Let's use an example of a successful Premier League manager to underline the fact that you should never let your level of English get in the way of what you want to do.
Watch the following interview with Maurizio Pochettino and see if you agree with my English language points:
Despite working in the UK since 2013, Pochettino's level of English remains quite poor; he has a strong accent, he forgets to use the third-person s, he often speaks in the present when referring to the past and has a lack of relevant vocabulary. BUT (and I know I'm biased as I'm a Tottenham fan) this does not stop him from achieving success in his career, from being easily understood and taking questions from journalists etc. His happy, positive personality comes across clearly and I believe he's a good example of how your character is very important when communicating. His English has not stopped him from becoming a successful person.
I've often met people who seem a little unfriendly or distant because they are not confident of their English and prefer to remain silent or look down at their phone to avoid an embarrassing situation.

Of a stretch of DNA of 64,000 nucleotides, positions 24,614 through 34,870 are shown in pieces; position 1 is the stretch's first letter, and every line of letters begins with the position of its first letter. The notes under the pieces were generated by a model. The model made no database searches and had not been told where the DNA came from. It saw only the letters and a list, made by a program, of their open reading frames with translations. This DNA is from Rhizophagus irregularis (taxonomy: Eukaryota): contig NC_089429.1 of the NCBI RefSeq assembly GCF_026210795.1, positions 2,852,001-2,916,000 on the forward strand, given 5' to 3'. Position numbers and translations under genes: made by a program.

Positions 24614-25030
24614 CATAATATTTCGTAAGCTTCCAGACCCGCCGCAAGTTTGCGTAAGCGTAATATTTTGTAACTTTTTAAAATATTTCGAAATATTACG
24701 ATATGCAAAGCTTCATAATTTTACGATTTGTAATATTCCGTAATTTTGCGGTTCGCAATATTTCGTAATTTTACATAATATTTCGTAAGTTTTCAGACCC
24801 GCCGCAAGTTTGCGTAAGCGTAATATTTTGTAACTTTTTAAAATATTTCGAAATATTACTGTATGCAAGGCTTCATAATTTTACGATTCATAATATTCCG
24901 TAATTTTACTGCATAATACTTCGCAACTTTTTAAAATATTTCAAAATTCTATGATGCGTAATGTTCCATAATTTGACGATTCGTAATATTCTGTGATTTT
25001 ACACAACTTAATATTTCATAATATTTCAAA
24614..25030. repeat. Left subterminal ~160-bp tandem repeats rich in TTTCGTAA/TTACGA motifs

Always remember that your poor English will be enhanced with a smile and a willingness to try to communicate no matter how difficult it is.
One of my English students told me yesterday that the first American series he started watching without subtitles was Friends. It's one of the easier series to follow for learners of English, yes there will be scenes that you don't understand, but give it a go, and you'll be surprised at how much you can actually follow. The language isn't so complicated and you'll be able to understand a lot from the acting. It's a way to improve your 'real' English (i.e. not text book stuff) and it's relaxing and funny too. I can guarantee you'll feel proud of yourself when you get to the end of the episode!
Do you have difficulty understanding native speakers? We usually recommend that our language learners do at least one listening exercise a week at home. Over time this will begin to help you. A couple of our suggestions:
I merely need to say the words "phrasal verbs" in class for a sudden respectful hush to descend on the room. Let's be honest, phrasal verbs are difficult for non native speakers to 'get to grips with' (GET TO GRIPS WITH: TO DEAL WITH SOMETHING OR SOMEONE DIFFICULT OR CHALLENGING).
For every phrasal verb there is always a more formal equivalent: TURN UP THE RADIO PLEASE (INCREASE THE VOLUME), JO & ALI BROKE UP YESTERDAY (THEY SEPARATED OR ENDED THEIR RELATIONSHIP), HE SHOWED UP AFTER DINNER HAD STARTED (HE ARRIVED).